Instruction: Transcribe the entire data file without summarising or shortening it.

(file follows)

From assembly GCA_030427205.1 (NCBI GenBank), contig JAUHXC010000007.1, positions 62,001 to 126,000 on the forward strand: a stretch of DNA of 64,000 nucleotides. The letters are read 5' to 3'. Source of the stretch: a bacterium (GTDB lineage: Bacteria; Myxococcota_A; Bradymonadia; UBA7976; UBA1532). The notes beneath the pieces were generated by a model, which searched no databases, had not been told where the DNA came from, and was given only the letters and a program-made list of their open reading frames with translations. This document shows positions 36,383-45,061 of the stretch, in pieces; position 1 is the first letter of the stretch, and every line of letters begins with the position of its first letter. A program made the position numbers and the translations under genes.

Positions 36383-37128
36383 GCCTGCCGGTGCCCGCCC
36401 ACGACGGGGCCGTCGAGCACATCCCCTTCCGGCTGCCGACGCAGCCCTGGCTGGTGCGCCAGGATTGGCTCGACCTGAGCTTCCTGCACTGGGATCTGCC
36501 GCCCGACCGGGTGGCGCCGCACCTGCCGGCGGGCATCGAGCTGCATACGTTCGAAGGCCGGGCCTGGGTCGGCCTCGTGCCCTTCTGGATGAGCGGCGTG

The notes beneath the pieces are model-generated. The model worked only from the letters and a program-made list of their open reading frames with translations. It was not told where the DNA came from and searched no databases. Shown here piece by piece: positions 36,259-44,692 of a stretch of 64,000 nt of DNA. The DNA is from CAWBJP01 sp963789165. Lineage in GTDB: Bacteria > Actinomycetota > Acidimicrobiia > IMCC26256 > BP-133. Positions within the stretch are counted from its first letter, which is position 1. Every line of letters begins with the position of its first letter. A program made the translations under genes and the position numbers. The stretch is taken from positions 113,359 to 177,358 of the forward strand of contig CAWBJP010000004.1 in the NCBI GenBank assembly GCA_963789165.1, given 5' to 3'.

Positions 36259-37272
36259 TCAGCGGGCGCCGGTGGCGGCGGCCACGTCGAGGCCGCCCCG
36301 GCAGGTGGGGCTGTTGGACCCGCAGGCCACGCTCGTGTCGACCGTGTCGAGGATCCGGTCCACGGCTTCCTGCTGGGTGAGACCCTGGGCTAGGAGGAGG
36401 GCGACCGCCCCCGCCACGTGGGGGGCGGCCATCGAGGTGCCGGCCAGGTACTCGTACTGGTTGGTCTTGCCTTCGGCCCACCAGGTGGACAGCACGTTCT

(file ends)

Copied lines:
From assembly GCA_030427205.1 (NCBI GenBank), contig JAUHXC010000007.1, positions 62,001 to 126,000 on the forward strand: a stretch of DNA of 64,000 nucleotides. The letters are read 5' to 3'. Source of the stretch: a bacterium (GTDB lineage: Bacteria; Myxococcota_A; Bradymonadia; UBA7976; UBA1532). The notes beneath the pieces were generated by a model, which searched no databases, had not been told where the DNA came from, and was given only the letters and a program-made list of their open reading frames with translations. This document shows positions 36,383-45,061 of the stretch, in pieces; position 1 is the first letter of the stretch, and every line of letters begins with the position of its first letter. A program made the position numbers and the translations under genes.

Positions 36383-37128
36383 GCCTGCCGGTGCCCGCCC
36401 ACGACGGGGCCGTCGAGCACATCCCCTTCCGGCTGCCGACGCAGCCCTGGCTGGTGCGCCAGGATTGGCTCGACCTGAGCTTCCTGCACTGGGATCTGCC
36501 GCCCGACCGGGTGGCGCCGCACCTGCCGGCGGGCATCGAGCTGCATACGTTCGAAGGCCGGGCCTGGGTCGGCCTCGTGCCCTTCTGGATGAGCGGCGTG

The notes beneath the pieces are model-generated. The model worked only from the letters and a program-made list of their open reading frames with translations. It was not told where the DNA came from and searched no databases. Shown here piece by piece: positions 36,259-44,692 of a stretch of 64,000 nt of DNA. The DNA is from CAWBJP01 sp963789165. Lineage in GTDB: Bacteria > Actinomycetota > Acidimicrobiia > IMCC26256 > BP-133. Positions within the stretch are counted from its first letter, which is position 1. Every line of letters begins with the position of its first letter. A program made the translations under genes and the position numbers. The stretch is taken from positions 113,359 to 177,358 of the forward strand of contig CAWBJP010000004.1 in the NCBI GenBank assembly GCA_963789165.1, given 5' to 3'.

Positions 36259-37272
36259 TCAGCGGGCGCCGGTGGCGGCGGCCACGTCGAGGCCGCCCCG
36301 GCAGGTGGGGCTGTTGGACCCGCAGGCCACGCTCGTGTCGACCGTGTCGAGGATCCGGTCCACGGCTTCCTGCTGGGTGAGACCCTGGGCTAGGAGGAGG
36401 GCGACCGCCCCCGCCACGTGGGGGGCGGCCATCGAGGTGCCGGCCAGGTACTCGTACTGGTTGGTCTTGCCTTCGGCCCACCAGGTGGACAGCACGTTCT